This year’s Turner Prize, Britain’s most prestigious art award, has gone to a French-born artist.
Laure Prouvost was the rank outsider from a particularly strong shortlist that included higher-profile artists.
She was clearly taken aback by the announcement:
“Oh my God! I am not ready. I didn’t expect this at all. There are four incredible artists here with me in the show! I am not ready. I thought it can’t be me, I was sure it was not me. So, thank you everybody, everyone.
“Thank you to everybody that made it happen, this was an incredible project. I grew, we have had to create stories where fiction and reality get lost. I hope my granddad is hearing us now, maybe down there in the tunnel, there might be waves. “
Prouvost’s winning work includes a 15-minute film allegedly featuring a tour of the sculpture studio of her late grandfather, also a conceptual artist, who in her fictional world dug a tunnel to Africa from his living room floor.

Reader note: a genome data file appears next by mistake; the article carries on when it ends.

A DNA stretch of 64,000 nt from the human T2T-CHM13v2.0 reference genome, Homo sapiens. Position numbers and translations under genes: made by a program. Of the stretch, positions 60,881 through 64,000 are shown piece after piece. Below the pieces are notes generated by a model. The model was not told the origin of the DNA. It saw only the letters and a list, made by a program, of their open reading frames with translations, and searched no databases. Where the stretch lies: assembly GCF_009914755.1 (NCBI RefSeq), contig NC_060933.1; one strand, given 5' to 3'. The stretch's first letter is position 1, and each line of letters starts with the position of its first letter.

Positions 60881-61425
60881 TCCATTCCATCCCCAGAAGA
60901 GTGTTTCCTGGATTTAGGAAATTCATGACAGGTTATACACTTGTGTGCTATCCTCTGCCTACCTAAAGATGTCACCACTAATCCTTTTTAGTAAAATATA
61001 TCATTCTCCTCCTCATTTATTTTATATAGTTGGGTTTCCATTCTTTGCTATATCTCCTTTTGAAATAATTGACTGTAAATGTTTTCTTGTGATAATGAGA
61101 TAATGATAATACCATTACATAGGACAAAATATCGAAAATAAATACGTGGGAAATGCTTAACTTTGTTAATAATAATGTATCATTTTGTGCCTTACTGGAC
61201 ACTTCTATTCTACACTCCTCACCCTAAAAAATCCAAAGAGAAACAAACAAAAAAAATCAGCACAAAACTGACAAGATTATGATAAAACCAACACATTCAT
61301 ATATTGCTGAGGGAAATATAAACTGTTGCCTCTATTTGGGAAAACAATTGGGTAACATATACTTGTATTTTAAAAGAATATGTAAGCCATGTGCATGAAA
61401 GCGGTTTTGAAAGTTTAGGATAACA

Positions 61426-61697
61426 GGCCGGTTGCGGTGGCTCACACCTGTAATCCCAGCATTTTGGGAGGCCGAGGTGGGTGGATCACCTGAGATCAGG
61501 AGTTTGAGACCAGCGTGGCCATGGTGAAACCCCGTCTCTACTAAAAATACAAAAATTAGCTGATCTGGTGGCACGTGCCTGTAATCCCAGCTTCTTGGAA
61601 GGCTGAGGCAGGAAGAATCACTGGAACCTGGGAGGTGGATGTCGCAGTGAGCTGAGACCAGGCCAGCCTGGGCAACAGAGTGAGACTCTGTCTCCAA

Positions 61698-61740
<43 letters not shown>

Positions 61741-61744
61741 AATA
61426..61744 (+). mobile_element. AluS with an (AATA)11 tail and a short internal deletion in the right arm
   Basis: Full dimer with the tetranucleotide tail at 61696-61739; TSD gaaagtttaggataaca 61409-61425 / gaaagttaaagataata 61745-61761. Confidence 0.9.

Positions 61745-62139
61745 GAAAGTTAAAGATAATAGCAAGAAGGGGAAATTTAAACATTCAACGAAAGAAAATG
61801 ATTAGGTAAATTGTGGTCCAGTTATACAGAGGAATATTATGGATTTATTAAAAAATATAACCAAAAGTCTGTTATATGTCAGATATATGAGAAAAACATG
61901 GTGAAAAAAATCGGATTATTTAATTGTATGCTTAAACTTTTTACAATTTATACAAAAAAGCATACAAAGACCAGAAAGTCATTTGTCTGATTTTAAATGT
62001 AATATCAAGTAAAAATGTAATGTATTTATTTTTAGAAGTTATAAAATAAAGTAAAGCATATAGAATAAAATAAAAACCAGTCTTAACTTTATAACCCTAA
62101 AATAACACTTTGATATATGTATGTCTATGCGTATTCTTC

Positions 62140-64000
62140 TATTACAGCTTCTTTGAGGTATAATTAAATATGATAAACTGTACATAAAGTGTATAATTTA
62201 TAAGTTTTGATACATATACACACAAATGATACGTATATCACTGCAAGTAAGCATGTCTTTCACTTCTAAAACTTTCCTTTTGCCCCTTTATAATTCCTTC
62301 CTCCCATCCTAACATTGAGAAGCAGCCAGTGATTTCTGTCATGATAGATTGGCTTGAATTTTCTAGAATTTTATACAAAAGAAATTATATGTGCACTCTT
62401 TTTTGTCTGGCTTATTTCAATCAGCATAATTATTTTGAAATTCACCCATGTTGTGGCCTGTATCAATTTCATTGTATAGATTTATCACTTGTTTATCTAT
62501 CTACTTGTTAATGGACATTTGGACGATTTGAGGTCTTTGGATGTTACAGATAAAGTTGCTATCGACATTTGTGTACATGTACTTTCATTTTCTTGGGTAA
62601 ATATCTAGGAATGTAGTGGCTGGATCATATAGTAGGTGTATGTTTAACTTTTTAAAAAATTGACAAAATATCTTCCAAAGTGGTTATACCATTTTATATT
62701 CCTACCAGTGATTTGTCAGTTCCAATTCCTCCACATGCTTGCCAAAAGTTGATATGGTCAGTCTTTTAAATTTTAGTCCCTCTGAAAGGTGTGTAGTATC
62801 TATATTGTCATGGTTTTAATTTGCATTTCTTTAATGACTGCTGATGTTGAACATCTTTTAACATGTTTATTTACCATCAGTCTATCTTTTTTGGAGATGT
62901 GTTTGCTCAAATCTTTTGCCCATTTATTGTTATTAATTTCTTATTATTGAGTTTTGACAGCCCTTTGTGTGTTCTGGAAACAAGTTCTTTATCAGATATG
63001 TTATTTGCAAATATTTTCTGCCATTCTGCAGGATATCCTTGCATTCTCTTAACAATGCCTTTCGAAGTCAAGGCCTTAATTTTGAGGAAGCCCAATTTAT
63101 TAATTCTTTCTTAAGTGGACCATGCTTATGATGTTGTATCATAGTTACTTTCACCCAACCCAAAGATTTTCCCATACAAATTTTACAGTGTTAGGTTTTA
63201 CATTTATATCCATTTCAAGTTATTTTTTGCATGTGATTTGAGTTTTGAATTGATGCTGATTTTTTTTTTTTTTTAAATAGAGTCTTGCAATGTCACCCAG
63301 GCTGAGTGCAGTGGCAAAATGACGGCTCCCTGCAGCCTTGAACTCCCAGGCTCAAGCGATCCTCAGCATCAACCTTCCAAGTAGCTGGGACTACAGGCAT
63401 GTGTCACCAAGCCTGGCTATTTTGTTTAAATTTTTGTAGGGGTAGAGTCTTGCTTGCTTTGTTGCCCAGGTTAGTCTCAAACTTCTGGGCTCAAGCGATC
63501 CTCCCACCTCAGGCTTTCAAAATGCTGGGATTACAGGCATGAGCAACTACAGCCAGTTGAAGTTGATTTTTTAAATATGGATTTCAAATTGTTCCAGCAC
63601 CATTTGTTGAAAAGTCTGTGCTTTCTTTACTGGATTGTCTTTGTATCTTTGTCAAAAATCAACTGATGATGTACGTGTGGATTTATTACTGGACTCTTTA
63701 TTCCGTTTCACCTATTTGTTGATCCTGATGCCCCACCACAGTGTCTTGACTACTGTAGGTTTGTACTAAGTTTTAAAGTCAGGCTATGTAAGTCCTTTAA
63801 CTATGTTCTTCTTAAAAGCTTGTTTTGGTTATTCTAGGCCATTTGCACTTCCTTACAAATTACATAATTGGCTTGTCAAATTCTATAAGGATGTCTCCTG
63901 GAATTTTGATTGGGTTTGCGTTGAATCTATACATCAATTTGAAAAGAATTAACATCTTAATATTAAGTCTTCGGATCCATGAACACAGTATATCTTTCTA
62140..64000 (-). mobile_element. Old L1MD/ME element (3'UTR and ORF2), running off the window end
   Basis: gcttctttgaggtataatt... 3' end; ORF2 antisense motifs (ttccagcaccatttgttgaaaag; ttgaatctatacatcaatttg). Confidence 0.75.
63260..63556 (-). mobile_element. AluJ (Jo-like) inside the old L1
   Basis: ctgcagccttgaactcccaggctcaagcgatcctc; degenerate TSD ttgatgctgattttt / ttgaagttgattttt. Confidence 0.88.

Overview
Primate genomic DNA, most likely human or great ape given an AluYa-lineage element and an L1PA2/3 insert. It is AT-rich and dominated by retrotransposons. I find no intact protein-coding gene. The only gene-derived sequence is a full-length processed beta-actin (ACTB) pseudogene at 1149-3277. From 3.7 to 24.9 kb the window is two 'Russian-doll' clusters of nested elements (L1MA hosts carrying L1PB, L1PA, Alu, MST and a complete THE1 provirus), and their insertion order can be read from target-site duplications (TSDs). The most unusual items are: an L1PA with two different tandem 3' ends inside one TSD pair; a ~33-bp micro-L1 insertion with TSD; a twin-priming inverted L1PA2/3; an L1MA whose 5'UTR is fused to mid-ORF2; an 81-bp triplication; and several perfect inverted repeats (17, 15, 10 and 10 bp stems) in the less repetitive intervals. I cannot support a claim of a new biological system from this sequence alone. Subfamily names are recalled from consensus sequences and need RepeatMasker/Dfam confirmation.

“It means there are no more barriers, we are all the same. And it is about inventing (…)… we are all creating and people are viewing from wherever you are, we are all together.”
Prouvost is known for films and installations with complex story lines and sometimes surreal interruptions, images and choppy editing.
Established in 1984, the Turner Prize celebrates new developments in contemporary art and is handed out to an artist under the age of 50.